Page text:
With the heavy rain that Southern California is getting, the National Weather Service is most concerned about the recent wildfire burn scar areas creating an elevated flood risk.
The National Weather Service posted this graphic to explain why those wildfire burn scars are a flood risk.
"Water repellent materials are created during wildfires that prevent the soil from absorbing water. Heavy rain runs off as it would run off of pavement...taking mud, rocks, and other debris along with it. This is why burn scars in steep terrain are so dangerous...and fires are often accelerated and burn hotter up steep slopes or canyons," the National Weather Service Office in Los Angeles writes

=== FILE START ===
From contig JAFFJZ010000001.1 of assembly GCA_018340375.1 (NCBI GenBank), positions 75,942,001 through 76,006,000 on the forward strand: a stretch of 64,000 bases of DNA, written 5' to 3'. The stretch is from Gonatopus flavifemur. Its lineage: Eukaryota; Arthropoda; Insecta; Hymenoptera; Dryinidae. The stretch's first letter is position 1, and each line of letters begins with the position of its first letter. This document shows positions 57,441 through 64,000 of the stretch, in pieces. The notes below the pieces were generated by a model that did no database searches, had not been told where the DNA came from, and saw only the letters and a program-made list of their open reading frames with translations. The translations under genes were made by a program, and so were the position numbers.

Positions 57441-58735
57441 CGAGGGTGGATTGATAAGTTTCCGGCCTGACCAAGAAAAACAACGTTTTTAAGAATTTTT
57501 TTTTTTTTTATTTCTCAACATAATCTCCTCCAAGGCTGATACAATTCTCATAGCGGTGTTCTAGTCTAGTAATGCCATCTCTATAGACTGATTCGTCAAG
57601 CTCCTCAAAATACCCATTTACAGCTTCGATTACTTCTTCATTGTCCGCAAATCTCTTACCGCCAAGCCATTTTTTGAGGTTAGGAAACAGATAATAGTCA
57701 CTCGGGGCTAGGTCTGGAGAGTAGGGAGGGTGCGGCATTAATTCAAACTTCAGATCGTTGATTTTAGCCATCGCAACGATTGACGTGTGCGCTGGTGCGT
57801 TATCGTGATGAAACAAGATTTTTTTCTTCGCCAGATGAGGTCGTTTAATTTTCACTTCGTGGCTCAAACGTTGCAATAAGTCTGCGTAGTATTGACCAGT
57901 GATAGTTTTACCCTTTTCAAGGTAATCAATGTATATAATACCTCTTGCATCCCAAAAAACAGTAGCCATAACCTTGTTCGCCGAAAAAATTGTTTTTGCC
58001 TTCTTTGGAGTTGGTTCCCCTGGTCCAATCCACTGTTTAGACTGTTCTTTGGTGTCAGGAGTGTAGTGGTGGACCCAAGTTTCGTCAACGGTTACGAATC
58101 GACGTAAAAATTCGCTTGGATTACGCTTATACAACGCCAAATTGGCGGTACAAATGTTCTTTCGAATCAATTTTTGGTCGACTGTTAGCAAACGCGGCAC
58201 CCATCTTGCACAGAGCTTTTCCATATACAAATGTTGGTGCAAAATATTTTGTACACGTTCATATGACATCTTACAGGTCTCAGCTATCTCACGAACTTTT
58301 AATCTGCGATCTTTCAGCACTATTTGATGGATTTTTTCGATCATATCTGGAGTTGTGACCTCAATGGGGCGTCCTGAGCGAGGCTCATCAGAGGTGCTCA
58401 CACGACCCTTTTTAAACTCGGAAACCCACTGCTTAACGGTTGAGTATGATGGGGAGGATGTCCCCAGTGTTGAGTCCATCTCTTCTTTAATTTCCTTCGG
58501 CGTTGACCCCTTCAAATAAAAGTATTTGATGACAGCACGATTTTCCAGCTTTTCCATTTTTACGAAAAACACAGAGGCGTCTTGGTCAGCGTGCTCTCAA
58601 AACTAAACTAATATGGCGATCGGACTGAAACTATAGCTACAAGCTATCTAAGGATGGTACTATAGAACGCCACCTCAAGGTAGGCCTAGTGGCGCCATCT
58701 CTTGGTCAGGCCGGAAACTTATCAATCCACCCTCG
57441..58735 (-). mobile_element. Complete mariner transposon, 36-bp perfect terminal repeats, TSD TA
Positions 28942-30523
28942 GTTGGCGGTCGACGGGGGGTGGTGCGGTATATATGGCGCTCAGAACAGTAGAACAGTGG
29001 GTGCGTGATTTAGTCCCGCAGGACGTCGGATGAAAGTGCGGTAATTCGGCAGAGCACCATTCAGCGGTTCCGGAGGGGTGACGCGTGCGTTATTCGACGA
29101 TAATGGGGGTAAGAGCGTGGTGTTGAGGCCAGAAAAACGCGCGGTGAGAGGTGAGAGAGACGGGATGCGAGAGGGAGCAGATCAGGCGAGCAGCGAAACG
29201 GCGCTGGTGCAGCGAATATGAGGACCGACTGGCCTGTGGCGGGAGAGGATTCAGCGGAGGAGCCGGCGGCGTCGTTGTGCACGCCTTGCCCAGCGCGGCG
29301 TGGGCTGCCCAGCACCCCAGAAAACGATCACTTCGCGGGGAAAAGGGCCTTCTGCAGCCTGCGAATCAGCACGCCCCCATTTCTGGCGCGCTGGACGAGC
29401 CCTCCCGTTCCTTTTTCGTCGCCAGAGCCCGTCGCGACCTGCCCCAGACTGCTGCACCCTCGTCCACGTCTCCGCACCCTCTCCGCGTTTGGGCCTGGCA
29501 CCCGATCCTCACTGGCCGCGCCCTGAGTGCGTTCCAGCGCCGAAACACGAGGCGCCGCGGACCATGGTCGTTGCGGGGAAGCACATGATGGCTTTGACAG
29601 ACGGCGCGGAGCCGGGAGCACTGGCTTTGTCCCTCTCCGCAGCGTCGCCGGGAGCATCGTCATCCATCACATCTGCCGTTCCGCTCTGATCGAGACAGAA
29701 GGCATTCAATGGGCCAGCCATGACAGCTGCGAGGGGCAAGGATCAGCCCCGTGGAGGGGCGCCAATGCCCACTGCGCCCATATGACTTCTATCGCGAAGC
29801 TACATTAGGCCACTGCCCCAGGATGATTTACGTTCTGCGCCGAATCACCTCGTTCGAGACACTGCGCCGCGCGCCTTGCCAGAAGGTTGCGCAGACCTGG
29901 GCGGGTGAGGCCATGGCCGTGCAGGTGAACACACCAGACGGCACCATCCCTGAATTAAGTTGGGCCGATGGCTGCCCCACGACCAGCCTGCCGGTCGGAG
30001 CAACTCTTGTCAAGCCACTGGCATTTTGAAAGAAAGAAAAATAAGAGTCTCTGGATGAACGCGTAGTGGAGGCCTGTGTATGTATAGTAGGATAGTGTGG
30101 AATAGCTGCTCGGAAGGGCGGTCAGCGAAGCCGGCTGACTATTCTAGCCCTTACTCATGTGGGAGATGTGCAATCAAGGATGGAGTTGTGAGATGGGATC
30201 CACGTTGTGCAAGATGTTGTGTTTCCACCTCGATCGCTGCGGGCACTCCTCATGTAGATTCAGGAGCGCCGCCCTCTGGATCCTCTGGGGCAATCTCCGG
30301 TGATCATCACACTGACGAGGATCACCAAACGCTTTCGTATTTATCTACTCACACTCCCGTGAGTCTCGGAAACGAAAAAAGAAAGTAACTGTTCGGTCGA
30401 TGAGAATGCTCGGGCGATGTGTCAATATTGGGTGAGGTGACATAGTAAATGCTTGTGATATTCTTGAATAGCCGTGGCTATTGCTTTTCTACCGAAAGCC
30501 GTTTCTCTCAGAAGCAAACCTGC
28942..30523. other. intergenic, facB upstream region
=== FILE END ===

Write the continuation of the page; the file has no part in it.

In this video, you can clearly see water falling onto the ground but after a recent fire in the area, the ground cannot absorb any of the water. It runs off, collects any loose debris, and heads downhill before coming to a halt downstream. In the same way, when rain comes down to those burn scar areas, boulders, trees, and other large debris gets picked up and they become extremely dangerous.
A more detailed explanation can be found here:
For more information about the dangers of debris flows and what causes them. Here’s WeatherNation’s John Van Pelt